Raisin and I are only done with a little more than 40 of the lessons for the Kindergarten language arts program Logic of English Foundations. However, he enjoys it so much that I feel it is time I discussed it briefly on this blog.
LoE Foundations is an “all in one” language arts for 4-6 year old homeschool teachers or classroom teachers. Beginning with phonics, Foundations teaches children to read, to write (both a manuscript and a cursive instructional workbook are available for the handwriting instruction), and to grasp the basics of spelling. So far, I have not encountered any grammatical instruction or lessons on the mechanics of writing but neither of those are typically included in a kindergarten level program, I don’t believe. The program is to have about 180 lessons. After the first 40, students have learned how to write the 26 lowercase letters of the alphabet and can successfully read a large number of words by sounding out the phonograms. (more…)
What Matters in Jane Austen? by John Mullan (Bloomsbury, 2012) is a literary theory light book for the masses of Austenites around the globe. But I hope that does not scare casual readers away from it, because What Matters in Jane Austen? is full of observations about the novels to help even the most casual of readers fall in love with Austen’s well crafted novels once more. (more…)
I really enjoyed reading the first Hereville graphic novel, so when I saw the next one on netgalley, I was eager to revisit Mirka’s somewhat bizarre world. Hereville: How Mirka Met a Meteorite by Barry Deutsch (published November 2012) is another look at the spunky young Jewish girl who has fantastic adventures in her small community.
In the first volume, Mirka fights a troll in order to win a sword, but her battle ends up being different from what she expected! In this second volume, Mirka learns that a meteorite is coming to the earth. The witch helps her by transforming the meteorite, but it was not quite what she was expecting! Once again, Mirka must come to terms with herself in the humorous challenge she faces in this volume.
Hereville is such a blend of creativity that I really enjoy reading it, and I imagine the intended audience (young middle grade readers) loves it far more than I do! It has a strong strand of Jewish culture, but it also is a fantasy, an adventure, and a tale of a girl dealing with bullies, family, and basic pre-teen difficulties. I am not Jewish and I loved the glimpse at an Orthodox Jewish family and community. In general, I really like the world Barry Deutsch has created, and I’m glad he’s continued Mirka’s saga in this second volume of her adventures.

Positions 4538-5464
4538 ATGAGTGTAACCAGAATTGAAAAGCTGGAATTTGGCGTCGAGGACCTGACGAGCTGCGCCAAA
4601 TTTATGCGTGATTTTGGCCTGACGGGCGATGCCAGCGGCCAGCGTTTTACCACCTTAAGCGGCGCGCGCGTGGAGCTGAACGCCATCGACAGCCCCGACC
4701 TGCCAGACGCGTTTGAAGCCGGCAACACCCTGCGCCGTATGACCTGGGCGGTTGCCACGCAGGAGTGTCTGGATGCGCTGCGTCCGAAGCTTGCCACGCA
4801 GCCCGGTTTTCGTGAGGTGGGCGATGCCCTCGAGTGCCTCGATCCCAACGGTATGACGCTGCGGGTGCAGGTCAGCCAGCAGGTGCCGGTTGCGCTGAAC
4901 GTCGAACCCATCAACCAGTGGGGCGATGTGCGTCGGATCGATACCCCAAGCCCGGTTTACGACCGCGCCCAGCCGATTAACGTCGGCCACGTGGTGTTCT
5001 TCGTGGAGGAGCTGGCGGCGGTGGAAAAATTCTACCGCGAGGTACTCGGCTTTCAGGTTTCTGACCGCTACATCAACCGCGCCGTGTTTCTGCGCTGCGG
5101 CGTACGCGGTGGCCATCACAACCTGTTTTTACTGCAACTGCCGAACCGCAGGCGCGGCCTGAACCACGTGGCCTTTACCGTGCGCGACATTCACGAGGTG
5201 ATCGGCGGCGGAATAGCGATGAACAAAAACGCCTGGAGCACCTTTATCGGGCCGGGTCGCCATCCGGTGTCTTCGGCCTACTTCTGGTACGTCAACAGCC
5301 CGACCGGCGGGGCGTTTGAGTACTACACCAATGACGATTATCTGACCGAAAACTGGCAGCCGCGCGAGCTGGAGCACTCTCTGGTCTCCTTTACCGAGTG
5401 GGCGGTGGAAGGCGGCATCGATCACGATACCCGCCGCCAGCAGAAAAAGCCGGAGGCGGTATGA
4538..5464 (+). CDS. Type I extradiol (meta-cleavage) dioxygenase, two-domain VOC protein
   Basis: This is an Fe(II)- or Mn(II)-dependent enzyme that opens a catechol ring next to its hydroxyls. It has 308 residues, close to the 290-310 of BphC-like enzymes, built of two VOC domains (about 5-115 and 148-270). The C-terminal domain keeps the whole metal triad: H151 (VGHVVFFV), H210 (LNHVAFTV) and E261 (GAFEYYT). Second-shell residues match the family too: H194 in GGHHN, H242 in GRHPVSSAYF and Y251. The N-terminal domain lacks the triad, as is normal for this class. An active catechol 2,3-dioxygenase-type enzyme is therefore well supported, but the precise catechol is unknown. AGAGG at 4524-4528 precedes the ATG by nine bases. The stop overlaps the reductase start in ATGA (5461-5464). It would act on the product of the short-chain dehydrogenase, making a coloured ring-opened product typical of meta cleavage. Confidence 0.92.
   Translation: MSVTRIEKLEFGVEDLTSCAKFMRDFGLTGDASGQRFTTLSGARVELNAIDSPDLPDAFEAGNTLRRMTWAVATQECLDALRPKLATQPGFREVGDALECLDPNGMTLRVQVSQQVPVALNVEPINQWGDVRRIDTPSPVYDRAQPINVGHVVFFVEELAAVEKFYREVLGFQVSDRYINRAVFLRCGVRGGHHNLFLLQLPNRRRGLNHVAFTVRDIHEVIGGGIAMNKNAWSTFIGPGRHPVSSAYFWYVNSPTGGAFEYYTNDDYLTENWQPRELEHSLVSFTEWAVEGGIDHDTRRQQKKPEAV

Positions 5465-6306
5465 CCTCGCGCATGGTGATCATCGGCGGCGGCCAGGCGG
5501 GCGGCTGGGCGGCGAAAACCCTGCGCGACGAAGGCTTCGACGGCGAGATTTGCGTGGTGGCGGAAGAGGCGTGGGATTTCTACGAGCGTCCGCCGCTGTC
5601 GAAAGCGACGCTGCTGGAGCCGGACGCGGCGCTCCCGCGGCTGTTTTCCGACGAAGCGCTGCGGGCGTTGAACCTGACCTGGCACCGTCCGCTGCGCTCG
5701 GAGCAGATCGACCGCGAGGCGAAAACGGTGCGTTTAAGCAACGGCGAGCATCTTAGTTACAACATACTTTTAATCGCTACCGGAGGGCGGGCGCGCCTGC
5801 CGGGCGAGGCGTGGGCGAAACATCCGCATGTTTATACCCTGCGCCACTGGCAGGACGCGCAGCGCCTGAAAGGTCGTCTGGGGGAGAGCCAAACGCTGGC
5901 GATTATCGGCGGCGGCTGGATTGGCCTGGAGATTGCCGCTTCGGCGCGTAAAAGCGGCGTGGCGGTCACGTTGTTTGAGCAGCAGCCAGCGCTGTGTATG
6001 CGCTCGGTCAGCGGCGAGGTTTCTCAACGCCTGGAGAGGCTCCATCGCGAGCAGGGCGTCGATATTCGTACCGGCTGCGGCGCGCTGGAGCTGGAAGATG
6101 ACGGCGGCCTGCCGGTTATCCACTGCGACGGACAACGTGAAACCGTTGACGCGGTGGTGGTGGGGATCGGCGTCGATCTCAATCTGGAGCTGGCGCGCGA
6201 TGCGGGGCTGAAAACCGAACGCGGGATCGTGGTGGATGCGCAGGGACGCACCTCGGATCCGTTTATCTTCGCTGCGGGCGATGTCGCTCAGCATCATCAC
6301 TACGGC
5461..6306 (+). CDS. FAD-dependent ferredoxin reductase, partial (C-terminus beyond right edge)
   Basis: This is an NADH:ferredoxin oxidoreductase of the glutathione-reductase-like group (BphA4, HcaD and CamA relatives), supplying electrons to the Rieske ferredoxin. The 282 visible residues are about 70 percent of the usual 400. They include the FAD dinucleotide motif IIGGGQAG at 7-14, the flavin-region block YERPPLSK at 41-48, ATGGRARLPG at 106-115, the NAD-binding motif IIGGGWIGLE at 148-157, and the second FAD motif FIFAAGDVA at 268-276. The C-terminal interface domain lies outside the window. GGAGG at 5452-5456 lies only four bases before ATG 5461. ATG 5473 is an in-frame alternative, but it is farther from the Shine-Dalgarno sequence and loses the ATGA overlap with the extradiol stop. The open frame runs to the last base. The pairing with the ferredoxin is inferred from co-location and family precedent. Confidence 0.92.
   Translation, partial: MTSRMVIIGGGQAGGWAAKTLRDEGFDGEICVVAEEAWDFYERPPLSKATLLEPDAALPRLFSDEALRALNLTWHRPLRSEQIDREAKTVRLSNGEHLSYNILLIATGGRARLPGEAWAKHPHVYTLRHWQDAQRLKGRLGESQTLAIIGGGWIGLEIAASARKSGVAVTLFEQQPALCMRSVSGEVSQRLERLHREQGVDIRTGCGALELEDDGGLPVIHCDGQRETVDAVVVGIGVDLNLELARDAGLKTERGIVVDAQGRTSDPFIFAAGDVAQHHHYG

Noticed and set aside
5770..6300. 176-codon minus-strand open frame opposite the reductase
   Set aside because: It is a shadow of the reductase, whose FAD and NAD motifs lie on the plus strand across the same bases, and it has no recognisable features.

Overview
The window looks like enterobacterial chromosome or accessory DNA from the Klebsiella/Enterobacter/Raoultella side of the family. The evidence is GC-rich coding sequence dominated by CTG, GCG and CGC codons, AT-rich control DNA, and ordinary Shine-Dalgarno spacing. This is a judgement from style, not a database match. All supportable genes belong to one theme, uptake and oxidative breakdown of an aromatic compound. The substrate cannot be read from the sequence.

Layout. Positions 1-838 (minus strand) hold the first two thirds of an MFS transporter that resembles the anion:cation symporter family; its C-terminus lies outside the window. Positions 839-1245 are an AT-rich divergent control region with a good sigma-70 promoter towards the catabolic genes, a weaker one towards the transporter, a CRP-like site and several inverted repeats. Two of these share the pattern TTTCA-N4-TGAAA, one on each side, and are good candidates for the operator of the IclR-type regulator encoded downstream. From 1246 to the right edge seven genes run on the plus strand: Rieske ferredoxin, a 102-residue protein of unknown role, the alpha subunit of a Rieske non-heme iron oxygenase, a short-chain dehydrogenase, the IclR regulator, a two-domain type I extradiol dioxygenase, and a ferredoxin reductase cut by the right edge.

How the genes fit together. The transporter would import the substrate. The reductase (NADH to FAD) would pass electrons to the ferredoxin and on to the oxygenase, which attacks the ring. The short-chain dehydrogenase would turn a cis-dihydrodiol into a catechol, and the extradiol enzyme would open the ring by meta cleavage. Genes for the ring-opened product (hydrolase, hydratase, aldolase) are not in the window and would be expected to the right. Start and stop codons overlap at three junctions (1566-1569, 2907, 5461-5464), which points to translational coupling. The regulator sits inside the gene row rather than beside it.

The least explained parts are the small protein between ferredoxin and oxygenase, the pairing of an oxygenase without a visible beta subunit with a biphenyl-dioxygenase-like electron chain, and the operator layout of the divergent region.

Note: I read a digital review copy from the publisher via Netgalley for review consideration.
Sequels are always tricky.
This is Not My Hat by Jon Klassen (Candlewick, 2012) is a follow-up to Klassen’s highly successful I Want My Hat Back, which was about a bear searching for his hat among his forest friends … and ended with a spot of rabbit fur. I Want My Hat Back provided a regular pattern: asking, answering, and large text to help my budding reader. It flowed in a wonderful way.
This is Not My Hat changes the scene a little bit. Now a small fish is telling the reader about the hat he has stolen from a large fish, convincing the reader that the other fish will not know who it was who took his hat. The illustrations tell otherwise.
For me, though, the story, while similar and clever much as This Is Not My Hat, seems to lack the same sense of pattern. Reading it aloud with my young reader does not provide the same feeling of reading along. While my son actually wanted to “sing” I Want My Hat Back because of the feeling of pattern he got reading it, This Is Not My Hat failed to provide that same feeling. It was clever, yes, but it ultimately fell short of fantastic for me. There was no underlying passion such as I felt when reading I Want My Hat Back.
Many people seem to love this book just as much as the first, however. Please talk with me about it.
- What about this book makes it stand out to you?
- If you were unfamiliar with the first book, would you love this book as much as you do?
- What about this book makes it successful for you?
I get the humor, and I enjoy the minimalist artwork. But it just did not do much for me or my son as we read it together. Compared to other books published in the last year, this one just fell flat for me.
As I’ve scoured the lists of books about revolutionary America for a book to read for my own education, I struggled to find one that covered a variety of people (I love biographies, but I can’t read one about everyone!) and eras (I would love to learn about all eras of the revolution, from the pre-revolution, the actual war years, to the beginning of the republic and later political fall out). At the same time that I’m I’ve been searching for the perfect book about the revolutionary era, I remembered I had picked up a used copy of Founding Brothers: The Revolutionary Generation by Joseph Ellis (Vintage Books, 2000) in a previous year’s book sale. I decided it was the book to read right now.
I was expecting Founding Brothers to be a collection of mini-biographies about the “brothers” of the revolutionary generation. Or maybe it would be about the Constitutional Convention and how they all worked together. Honestly, I did not know what it was, but any expectations I did have were far surpassed in Ellis’s complex portrait of the generation that founded the country. His work is both thorough and completely readable. (more…)